World’s easiest (and tastiest) Mushroom Risotto
I first learnt how to make risotto when I was about 14. We were on the farm and my ouma had bought exotic mushrooms. We didn’t have a recipe, so we just Googled one and it was a huge success! Later, we wanted to make it again, but alas, the recipe was not to be found anywhere.
I started developing my own recipe from a variety of recipes I found online. I’d change them if I didn’t like certain ingredients (like shallots), or their method seemed a bit too technical for me. And so, my absolutely no-fuss, super easy and delectably divine mushroom risotto recipe was born! It's really easy to make, and it's a super impressive dish - so hopefully you can win a few people over with this creation. I've also taken photos of the process, so you can see what each step of the process should look like.
200g exotic mushrooms (or 250g plain button mushrooms, basically just a punnet of mushrooms)
1 tablespoon butter
1 liter chicken stock (you can use any stock - beef, porcini - whatever suits your taste)
1 onion, diced
2 tablespoons olive oil
200 g arborio rice
½ cup white wine (Recommended: Jordan Unoaked Chardonnay)
Pink Himalayan Salt
Parmesan for serving
(The butter can be replaced with oil & Parmesan left out to make it a vegan dish.)
First things first, prepare your chicken stock! I usually forget that the stock should be boiling, and when I get to that stage in the recipe, I need to pause all the other cooking and first make my stock. So I suggest start with the stock, and keep it boiling or simmering whilst you do the rest.
With that in the background, we’ll start with the mushrooms. I usually buy the exotic mushroom tray from Woolworths. They’re super tasty, and the perfect portion size. All you have to do with the mushrooms at this stage is to sauté them with the butter over medium heat until they’ve changed color. Then, set them aside until the end of the recipe.
Next, in a rather large pan, sauté the onion in the olive oil (I usually just use more butter), with garlic if you’d like, until it just changes color. I would recommend doing so over low heat as the onion shouldn’t be burnt at all.
Then, add the rice and stir it until all the rice grains are covered in oil (as in the photo). If you decide to use butter, you might need to add some more until the grains are coated.
Now for the wine. I personally think that the wine used in cooking shouldn’t be the lowest quality you can find, or just the cheapest bottle. It should be a wine that you enjoy and would actually drink with the meal. That’s why I use the Jordan Unoaked Chardonnay - it’s around R85 at Woolworths (and R120 at Pick ‘n Pay) and it's among the to 6% of all wines in the world (via Vivino App). I really love this wine (it was recommended as a “sushi wine” at a tasting we did in first year at Stellenbosch) and it gives a really bold flavor to the dish, which can be lost if your stock is strong and you’re using a very light wine.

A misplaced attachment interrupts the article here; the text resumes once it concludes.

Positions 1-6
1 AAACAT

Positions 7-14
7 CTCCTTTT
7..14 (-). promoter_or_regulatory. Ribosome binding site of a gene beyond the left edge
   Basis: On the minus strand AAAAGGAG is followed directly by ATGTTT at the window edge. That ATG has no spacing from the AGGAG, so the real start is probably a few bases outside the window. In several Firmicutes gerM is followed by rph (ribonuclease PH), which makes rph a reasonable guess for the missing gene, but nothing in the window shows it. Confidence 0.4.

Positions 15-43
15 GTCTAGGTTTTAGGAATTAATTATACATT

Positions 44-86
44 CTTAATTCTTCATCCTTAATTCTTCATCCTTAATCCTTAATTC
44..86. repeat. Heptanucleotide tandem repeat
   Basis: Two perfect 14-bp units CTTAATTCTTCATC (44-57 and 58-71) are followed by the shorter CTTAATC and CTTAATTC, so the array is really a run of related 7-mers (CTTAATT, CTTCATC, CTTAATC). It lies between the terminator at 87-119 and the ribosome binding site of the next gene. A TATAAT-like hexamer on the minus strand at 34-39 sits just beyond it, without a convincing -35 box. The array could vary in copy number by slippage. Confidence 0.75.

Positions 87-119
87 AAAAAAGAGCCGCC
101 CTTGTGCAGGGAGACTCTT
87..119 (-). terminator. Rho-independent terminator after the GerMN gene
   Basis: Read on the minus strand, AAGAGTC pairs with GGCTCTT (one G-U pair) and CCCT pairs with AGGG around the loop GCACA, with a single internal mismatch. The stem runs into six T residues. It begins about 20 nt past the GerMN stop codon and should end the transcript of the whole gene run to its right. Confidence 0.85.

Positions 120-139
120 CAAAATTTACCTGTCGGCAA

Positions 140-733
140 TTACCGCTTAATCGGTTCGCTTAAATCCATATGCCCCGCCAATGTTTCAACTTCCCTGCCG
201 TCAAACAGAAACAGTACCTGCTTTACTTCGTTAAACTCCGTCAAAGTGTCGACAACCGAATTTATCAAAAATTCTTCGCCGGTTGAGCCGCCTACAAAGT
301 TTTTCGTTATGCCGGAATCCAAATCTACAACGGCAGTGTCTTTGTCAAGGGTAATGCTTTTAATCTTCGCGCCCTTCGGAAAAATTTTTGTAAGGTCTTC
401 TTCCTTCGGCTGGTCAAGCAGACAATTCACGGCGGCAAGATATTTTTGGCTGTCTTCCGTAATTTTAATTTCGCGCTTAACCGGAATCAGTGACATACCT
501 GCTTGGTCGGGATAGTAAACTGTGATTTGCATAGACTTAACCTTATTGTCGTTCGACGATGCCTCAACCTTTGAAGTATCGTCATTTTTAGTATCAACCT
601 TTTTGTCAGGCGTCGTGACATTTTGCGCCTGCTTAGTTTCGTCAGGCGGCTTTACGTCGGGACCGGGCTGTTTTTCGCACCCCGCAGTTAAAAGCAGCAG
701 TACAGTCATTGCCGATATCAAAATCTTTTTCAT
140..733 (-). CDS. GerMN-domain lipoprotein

You just add all the wine to the pan and turn up the heat so that the wine cooks away. This is when the rice has completely absorbed the wine, and it starts looking a bit creamy. The test for it is in the video below - a clear path with no liquid oozing.
Then, what is probably the most time consuming: adding the stock. Most recipes say you should add the boiling stock one ladle at a time, but you’ll probably be standing behind the stove until they’ve invented 3D printing meals off the internet. I’ll usually turn the heat down to medium and add 2 ladles (ground breaking) just to speed it up. The next ladle is added when the stock has been absorbed. This is repeated until all the stock is finished (it can take up to 20 minutes). The test for when it is full absorbed, is the same “clean path test” for the wine. You’ll see that the rice granules are fat and fluffy and that the stock has become like a creamy sauce.
Getting the rice al dente is the tricky part, because you need to taste it to know, but it’s also scolding hot and you might burn your tongue. After all the stock has been absorbed, your rice should be soft and chewable (do not mushy). I strongly believe that you should taste food whilst cooking, else you won’t know it it’s any good or not, or whether it’s missing something. At this point, I’ll usually add some pink Himalayan salt, because I feel the risotto is missing something.
You might need to add another cup of stock (or some more wine) if the rice is still hard. When the rice is finally the desired texture, you can add in the mushrooms and some Parmesan and just give it a stir-though for a minute or so in order to heat up the mushrooms again.
And voilà! You have just made the easiest risotto on this planet! Now all that’s left to do, is sprinkle some more Parmesan and then enjoy your creation!